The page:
From a global trade perspective, the overall value of Germany’s exports increased in value by 12.3% from US$1.324 trillion in 2015 to $1.486 trillion during 2019. From 2018 to 2019, Germany’s exported goods depreciated by -4.5%.
In the analysis below, we compare 10 of Germany’s top exports-dependent companies based on asset values, sales and profitability as of December 2019. Also specified is the German city where each business has its headquarters.
Germany’s Top 10 Major Export Companies
Below are Germany’s biggest exports-related companies organized by asset value. Shown within parentheses is the primary industry in which each company operates. Also shown is the change in asset value as of December 2019 compared to one year earlier.
- Volkswagen Group (car/truck maker): US$538.9 billion, up 1.4% from 2018
- Daimler (car/truck maker): $326.6 billion, up 1.1%
- BMW Group (car/truck maker): $271.3 billion, up 12.4%
- Siemens (industrial conglomerate): $171 billion, up 4.7%
- Bayer (diversified chemicals): $137.7 billion, up 48.5%
- BASF (diversified chemicals): $101.3 billion, up 2.4%
- Linde (diversified chemicals): $86.6 billion, up 112.3%
- Merck (pharmaceuticals): $84.4 billion, up 94.6%
- Fresenius (medical equipment, supplies): $75.2 billion, up 14.3%
- ThyssenKrupp Group (industrial conglomerate): $40.4 billion, down -0.7%
Nine of these German businesses grew their asset values from 2018 to 2019, led by diversified chemicals firm Linde via its 112.3% expansion. Asset growth was 94.9% for pharmaceuticals competitor Merck trailed by a 48.5% gain for diversified chemicals producer Bayer, a 14.3% improvement for medical equipment supplier Fresenius and a 12.4% increase for automotive industry BMW.
The lone decline in assets year over year belongs to industrial conglomerate ThyssenKrupp Group via its -0.7% retreat.
Sales is the life blood for most businesses, and particularly for firms that compete in international trade. Seven of Germany’s largest export companies increased their year-over-year sales from 2018 to 2019.
- Volkswagen Group: US$275.2 billion, up 1.2% from 2018
- Daimler: $189.2 billion, down -2.1%
- BMW Group: $116.6 billion, up 1.9%
- Siemens: $97.4 billion, up 3.1%
- BASF: $66.5 billion, down -11.5%
- Bayer: $49.9 billion, up 12.4%
- Merck: $47.9 billion, up 176.2%
- ThyssenKrupp Group: $44.7 billion, down -9.9%
- Fresenius: $39.6 billion, up 0.8%
- Linde: $28.2 billion, up 43.9%
Pharmaceuticals leader Merck recorded the most robust increase in sales from 2018 to 2019, up 176.2%. In second place was diversified chemicals provider Linde via its 43.9% increase, trailed by another diversified chemicals firm Bayer which posted a 12.4% improvement.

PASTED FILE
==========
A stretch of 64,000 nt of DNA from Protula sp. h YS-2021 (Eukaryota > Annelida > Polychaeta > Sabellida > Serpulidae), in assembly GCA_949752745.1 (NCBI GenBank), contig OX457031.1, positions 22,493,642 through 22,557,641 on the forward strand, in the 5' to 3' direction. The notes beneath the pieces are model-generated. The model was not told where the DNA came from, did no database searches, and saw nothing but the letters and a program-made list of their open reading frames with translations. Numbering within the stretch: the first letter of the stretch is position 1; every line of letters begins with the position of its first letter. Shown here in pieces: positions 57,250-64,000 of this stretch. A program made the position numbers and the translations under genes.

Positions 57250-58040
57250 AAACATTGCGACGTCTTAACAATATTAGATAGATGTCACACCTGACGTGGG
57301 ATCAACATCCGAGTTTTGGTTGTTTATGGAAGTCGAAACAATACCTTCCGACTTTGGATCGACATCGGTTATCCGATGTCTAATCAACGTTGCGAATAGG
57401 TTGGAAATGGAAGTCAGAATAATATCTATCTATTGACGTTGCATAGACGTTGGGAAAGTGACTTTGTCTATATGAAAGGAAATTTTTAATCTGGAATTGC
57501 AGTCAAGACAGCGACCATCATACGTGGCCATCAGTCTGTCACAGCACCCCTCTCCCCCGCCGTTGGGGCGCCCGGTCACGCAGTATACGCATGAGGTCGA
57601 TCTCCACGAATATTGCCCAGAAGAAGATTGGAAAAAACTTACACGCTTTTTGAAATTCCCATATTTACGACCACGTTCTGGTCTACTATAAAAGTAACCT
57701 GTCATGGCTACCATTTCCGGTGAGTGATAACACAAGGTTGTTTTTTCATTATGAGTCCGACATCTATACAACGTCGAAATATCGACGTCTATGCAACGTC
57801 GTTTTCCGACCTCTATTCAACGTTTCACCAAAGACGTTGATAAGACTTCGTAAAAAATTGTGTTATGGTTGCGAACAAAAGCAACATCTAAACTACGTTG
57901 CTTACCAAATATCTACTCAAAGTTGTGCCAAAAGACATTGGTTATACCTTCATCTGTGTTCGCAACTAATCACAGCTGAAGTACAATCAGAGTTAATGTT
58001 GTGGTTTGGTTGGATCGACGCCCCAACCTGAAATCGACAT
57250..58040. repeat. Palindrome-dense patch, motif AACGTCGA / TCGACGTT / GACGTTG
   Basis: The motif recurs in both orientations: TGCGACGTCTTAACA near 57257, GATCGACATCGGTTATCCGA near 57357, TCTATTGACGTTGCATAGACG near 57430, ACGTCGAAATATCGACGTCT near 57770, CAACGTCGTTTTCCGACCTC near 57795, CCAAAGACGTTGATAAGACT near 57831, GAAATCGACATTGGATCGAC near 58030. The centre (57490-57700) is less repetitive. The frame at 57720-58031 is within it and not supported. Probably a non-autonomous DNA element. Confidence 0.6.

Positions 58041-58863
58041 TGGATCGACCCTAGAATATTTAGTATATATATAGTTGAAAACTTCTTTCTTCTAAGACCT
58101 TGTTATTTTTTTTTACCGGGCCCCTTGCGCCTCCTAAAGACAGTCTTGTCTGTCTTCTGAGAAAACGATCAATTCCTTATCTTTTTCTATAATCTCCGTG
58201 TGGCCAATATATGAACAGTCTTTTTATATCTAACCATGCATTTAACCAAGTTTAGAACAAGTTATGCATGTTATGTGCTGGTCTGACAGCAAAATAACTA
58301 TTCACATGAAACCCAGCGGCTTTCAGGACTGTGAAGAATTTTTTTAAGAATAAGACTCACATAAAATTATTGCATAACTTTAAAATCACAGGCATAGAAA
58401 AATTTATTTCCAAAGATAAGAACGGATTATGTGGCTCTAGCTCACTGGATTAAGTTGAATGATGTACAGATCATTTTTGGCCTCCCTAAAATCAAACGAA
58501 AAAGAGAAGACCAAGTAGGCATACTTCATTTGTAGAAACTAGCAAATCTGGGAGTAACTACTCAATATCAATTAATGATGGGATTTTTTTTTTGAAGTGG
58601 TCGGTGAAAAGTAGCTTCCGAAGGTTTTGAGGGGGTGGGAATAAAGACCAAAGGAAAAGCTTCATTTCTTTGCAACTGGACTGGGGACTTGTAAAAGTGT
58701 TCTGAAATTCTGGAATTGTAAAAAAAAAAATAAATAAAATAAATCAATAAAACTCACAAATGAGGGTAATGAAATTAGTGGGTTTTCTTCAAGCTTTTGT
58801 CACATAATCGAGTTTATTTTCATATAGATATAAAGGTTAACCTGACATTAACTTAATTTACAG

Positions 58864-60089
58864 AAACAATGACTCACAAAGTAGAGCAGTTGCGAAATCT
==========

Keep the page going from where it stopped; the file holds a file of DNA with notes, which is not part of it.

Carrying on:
There were 3 decliners year over year: diversified chemicals competitor BASF (down -11.5%), industrial conglomerate (down -9.9%) and automobile maker Daimler (down -2.1%).
Three of Germany’s major export companies increased their profitability from 2018 to 2019.
- Volkswagen Group: US$12 billion, down -8.4% from 2018
- Merck: $10.1 billion, up 248.3%
- BASF: $8.8 billion, up 23.9%
- Siemens: $5.9 billion, down -16.9%
- BMW Group: $5.5 billion, down -46.1%
- Bayer: $4.8 billion, down -42.9%
- Linde: $2.3 billion, up 27.8%
- Fresenius: $2.1 billion, no change
- Daimler: $417.7 million, down -96.5%
- ThyssenKrupp Group: -$740.9 million, down -21.3%
The three major German companies posting increases are pharmaceuticals supplier (up 248.3%) and two diversified chemicals competitors Linde (up 27.8%) and BASF (up 23.9%).
Experiencing red ink in 2019 was industrial conglomerate ThyssenKrupp Group, albeit a smaller loss than one year earlier.
Collectively, Germany’s top 10 major export companies have headquarters located in seven different cities.
- BASF: Ludwigshafen am Rhein
- Bayer: Leverkusen
- BMW Group: Munich
- Daimler: Stuttgart
- Fresenius: Bad Homburg
- Linde: Munich
- Merck: Darmstadt
- Siemens: Munich
- ThyssenKrupp Group: Essen
- Volkswagen Group: Wolfsburg
Note: Some of the above company offerings may include products other than the principal category shown within parenthesis under the Assets tab.
For example, Siemens is an industrial conglomerate that distributes systems for medical diagnosis, power generation and transmission including wind turbines.
Similarly, Merck manufactures pharmaceutical, medical and chemical products for applications such as consumer electronics, lighting, coatings, printing plastics and cosmetics.
See also Germany’s Top 10 Exports, Germany’s Top 10 Imports and Top German Trade Balances
Data.World Forbes Global 2000 2016 , Spreadsheet for 2016 Global 2000 rankings. Accessed on August 27, 2020
Forbes Global 2000 individual company profiles, Example of top German company compiled for this study: Volkswagen Group. Accessed on August 27, 2020
Forbes Global 2000 rankings, The World’s Biggest Public Companies. Accessed on August 27, 2020
International Trade Centre, Trade Map. Accessed on August 27, 2020
Wikipedia, Category: Companies of Germany. Accessed on August 27, 2020
Wikipedia, List of companies of Germany. Accessed on August 27, 2020